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Accounts Drained by Smishing Scam

Accounts Drained By Zelle Smishing Scam - Stickley on Security Post

Scammers come up with new tactics using new technology, new events, or whatever they can to continue tricking us into giving up our personal or confidential information. With the increasing use of texting and SMS messaging, a newer one has been coined as “smishing.” Because it’s text, it often catches people off guard and causes them to react quickly, which is exactly what you shouldn’t do.

Scams can arrive via data services on a smartphone. However, it can also be iMessage, or any type of text messaging, including What’sApp, Facebook Messenger, and other chat programs.

In a recent scam, users are sent a text message that appears to be from their financial institution attempting to confirm a Zelle transaction. However, that phone number is spoofed by the cybercriminal. A message might say something like “Did you attempt a Zelle Payment of < some amount>? Reply YES or NO or 1 to stop alerts.”  In other cases, the text may want the user to confirm identity by reading or sending back a supposed code. If the user replies, money is transferred directly out of their account to the scammers.

  • If you don’t know the sender, aren’t expecting a message with a link or attachment, or just aren’t sure a link is safe to click, don’t click it. Instead, contact the sender independently of the received message and ask about it.
  • Don’t react quickly to any message, whether text, voice, or email that threatens something bad may happen if you don’t. Take a breath. Go to your financial institution’s website or app and log in there. Never click links in messages for financial related details.
  • If you don’t initiate the phone call to your financial institution, don’t send information. Instead, log in to your account using the app or the banks official website and check on your accounts. Making a quick phone call using a number you find or know also works. Don’t use information sent to you in unsolicited messages.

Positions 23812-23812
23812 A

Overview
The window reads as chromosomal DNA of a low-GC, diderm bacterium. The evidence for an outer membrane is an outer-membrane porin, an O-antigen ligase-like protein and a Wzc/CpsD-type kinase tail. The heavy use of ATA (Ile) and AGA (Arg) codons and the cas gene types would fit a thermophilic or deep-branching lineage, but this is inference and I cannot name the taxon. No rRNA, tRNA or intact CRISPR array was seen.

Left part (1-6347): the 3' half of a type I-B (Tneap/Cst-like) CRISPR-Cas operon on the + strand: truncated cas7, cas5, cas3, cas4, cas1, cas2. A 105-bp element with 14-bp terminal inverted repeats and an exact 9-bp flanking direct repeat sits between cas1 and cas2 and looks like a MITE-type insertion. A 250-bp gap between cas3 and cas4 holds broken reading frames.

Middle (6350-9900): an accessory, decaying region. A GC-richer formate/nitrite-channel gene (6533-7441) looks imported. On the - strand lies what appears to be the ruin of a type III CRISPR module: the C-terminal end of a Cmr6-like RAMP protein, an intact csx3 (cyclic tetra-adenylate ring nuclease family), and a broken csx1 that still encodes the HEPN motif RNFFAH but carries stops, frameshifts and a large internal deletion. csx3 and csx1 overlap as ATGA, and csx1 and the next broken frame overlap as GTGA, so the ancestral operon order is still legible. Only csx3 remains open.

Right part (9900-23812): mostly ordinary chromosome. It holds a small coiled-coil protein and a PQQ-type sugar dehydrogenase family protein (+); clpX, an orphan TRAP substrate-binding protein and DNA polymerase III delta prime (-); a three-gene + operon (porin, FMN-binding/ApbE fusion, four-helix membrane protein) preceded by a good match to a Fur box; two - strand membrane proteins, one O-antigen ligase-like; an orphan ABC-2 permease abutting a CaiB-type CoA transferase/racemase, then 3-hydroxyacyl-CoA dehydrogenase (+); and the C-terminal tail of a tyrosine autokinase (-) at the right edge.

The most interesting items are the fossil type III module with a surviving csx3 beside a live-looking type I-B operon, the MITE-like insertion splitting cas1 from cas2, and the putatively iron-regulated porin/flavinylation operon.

• Remember that financial institutions do not ask you to verify or update details via text or email.
  • It’s not rude to just not reply to suspicious emails or texts. In fact, it is recommended you do just that.
  • Report fraud via smishing to the FCC. There is a form on the agency’s website.

Other smishing scams include the following:

  • A text message arrives that appears to be from C·U·D requesting that a link be clicked that will go to a website to address and resolve an issue with the account or payment card. If it’s clicked, malware is installed and email address, contact list information, and other data is stolen.
  • A text message claims the user signed up for some sort of service and will be charged unless a link is clicked. The result is again malware getting installed and data stolen from the device.
  • The user is sent a text claiming he or she has won a prize of some sort. Often, it’s a gift card. A link must be clicked to claim the prize. The link directs to a website where personal information is requested, but the victim never gets the prize, of course. Instead, the information is used for spamming or efforts to steal additional information such as financial account credentials.

Here are some good ways to avoid being spoofed:

  • Don't answer calls from unknown numbers.
  • If you answer and it’s not who you expected, don’t hang on, hang up.
  • If a caller asks you to hit a button to stop getting calls, just hang up.
  • Never assume an unexpected call is legitimate. Hang up and call back using a number you can verify on a bill, a statement, or an official website.
  • Be suspicious. Con artists can be very convincing: They may ask innocuous questions, or sound threatening, or sometimes seem too good to be true.
  • Don’t give out personal information – account numbers, Social Security numbers or passwords – or answer security questions.
  • Use extreme caution if you are being pressured for immediate payment.
  • Ask your phone company about call blocking tools for landlines or apps for mobile devices.
  • Report spoofing scams to law enforcement, the FCC and the FTC.

When in doubt, call the company directly to confirm its validity. 

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